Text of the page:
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For Verizon, Rooting is the Point of No Return – Literally

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Verizon Wireless is the latest party, following Apple, to not be taking rooting, hacking, or jailbreaking kindly. Though the U.S. Digital Copyright Millennium Act makes it legal to root or jailbreak your phone, Verizon Wireless does not have to honor your warranty if something wrong happens to your device, regardless of the cause of the malfunction, as was experienced by several users.

Several users have reported on My Droid World that after they had rooted their phones and needed warranty service or repair, the carrier had replaced or repaired those devices, but also levied the full price of the replacement phone onto those users’ monthly bills, essentially charging those customers the full, non-contract price of whatever smartphone they owned.

In the past, with the issue of jailbreaking, Apple had reserved the right to refuse service to those who have jailbroken their iPhone, iPod Touch, or iPad. While Verizon Wireless would still service your device, it appears, it is not doing so freely and there will be costs involved.

Carriers and manufacturers–Verizon included–have maintained in the past that if a user alters their devices in any way, it would void the warranty and they would be under no contractual obligation to service said device. So legally, Verizon does have a point.

The slippery slope then comes to play when users need warranty service due to an innate or manufacturing problem of the phone that isn’t related to rooting. For instance, if the phone’s power supply suddenly dies and is a ‘known manufacturing problem,’ should customers then have to fork over the full retail price of the phone to get the problem remedied or their phones replaced through Verizon Wireless?

On one hand, the problem may be because the device’s manufacturer really screwed up. However, on the other hand, because rooting allows for so many things on the phone to be altered, changed, and manipulated, who is to say that the user didn’t accidentally fry the circuit on the phone because they had overclocked the phone to an unacceptable and dangerous level? Given that carriers and manufacturers perform numerous, long, and tedious tests on phones, software, ROMs, and hardware revisions before a phone ever gets certified for use on the network, a rooted phone with a hacked radio could potentially cause damage not just to the phone, but to the network. An unauthorized radio ROM could potentially place undue stress on Verizon Wireless’s tower(s) and degrade the experience for everyone connected to those towers, for instance. In that case, rooting affects not just your device, but the network itself, and Verizon probably wants users to be responsible.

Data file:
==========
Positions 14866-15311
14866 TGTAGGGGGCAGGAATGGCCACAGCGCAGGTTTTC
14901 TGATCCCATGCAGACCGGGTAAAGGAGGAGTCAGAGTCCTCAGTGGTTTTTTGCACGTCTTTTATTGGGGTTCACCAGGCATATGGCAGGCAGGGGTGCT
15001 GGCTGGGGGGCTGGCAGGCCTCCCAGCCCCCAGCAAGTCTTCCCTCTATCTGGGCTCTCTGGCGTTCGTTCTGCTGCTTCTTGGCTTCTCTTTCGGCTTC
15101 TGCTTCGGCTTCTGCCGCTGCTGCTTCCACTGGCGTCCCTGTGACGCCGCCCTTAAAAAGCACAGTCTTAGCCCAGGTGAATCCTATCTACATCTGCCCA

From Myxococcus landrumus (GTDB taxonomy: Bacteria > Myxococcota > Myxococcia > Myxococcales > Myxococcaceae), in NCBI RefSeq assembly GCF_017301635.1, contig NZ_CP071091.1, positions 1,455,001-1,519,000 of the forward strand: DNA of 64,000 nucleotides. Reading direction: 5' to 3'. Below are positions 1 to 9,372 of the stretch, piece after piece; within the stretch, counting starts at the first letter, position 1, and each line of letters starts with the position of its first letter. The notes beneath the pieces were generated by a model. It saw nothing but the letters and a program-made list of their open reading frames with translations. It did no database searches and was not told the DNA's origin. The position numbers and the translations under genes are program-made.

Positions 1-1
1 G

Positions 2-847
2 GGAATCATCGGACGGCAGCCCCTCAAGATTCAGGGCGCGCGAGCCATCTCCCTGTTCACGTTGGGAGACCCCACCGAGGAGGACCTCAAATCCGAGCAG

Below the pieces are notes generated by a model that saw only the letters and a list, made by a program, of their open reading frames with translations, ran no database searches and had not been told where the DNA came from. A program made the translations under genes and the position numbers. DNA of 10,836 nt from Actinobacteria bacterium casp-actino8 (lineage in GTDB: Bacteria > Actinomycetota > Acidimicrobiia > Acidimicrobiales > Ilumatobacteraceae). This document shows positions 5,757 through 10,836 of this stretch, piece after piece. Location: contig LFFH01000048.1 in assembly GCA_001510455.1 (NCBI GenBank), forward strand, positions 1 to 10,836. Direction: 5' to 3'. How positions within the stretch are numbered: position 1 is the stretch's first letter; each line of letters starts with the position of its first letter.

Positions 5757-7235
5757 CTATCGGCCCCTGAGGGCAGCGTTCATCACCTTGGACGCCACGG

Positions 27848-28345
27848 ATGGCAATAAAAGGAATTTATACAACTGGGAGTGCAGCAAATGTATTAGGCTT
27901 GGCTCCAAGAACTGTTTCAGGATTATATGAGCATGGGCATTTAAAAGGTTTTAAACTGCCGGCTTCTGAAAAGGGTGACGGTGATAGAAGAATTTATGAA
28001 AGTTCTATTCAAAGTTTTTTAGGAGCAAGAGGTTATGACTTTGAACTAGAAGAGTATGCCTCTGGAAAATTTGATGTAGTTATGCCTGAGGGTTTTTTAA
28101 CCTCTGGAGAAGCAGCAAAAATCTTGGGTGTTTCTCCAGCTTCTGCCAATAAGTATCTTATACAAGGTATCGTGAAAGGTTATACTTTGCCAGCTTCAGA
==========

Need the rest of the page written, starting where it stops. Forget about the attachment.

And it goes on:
Is Verizon’s action fair? As an Android user who roots myself, I’d argue that Verizon is within legal and ethical rights to nullify warranties to those who root. I’ve seen numerous users over the past year with issues because a root didn’t go well and who would try to abuse the system for a new phone.

It’s unclear though if Verizon’s policy extends to those without an optional carrier-issued insurance plan through Asurion, or if it also includes those who have paid for a monthly warranty. In the case of the latter, rooting may be just accidental damage, and I’d argue that users who have purchased insurance should still be entitled to a replacement with the due deductible.

Via: Droid-Life

Tech enthusiast in Silicon Valley enjoying the possibilities of ubiquitous connectivity, information sharing, and collaboration enabled by mobile broadband. You can contact Chuong on Twitter @chuongvision or search +chuongvision on Google+.

5 Comments

  1. David Daugherty

    06/17/2011 at 1:05 pm

    “if a user alters their devices in any way, it would void the warranty and they would be under no contractual obligation to service said device.”
    Not sure if this is really fair. How about applying a screen protector? What if I install an app from the Marketplace? By the statement above these things could void my warranty.

    I have been a Sprint customer since 2000 and I have not seen a terms of service contract for Verizon recently.

  2. Anonymous

    06/18/2011 at 8:58 pm

    Most people who have had issues solve them with time and patience.

  3. Anonymous

    06/29/2011 at 4:30 am

    Or, you could buy their accidental damage plan and “accidentally” drive over it with your car before returning it for service. You still have to pay a deductible, but it’s better than paying the full retail price of the phone.

  4. Anonymous

    06/29/2011 at 4:30 am

    Or, you could buy their accidental damage plan and “accidentally” drive over it with your car before returning it for service. You still have to pay a deductible, but it’s better than paying the full retail price of the phone.

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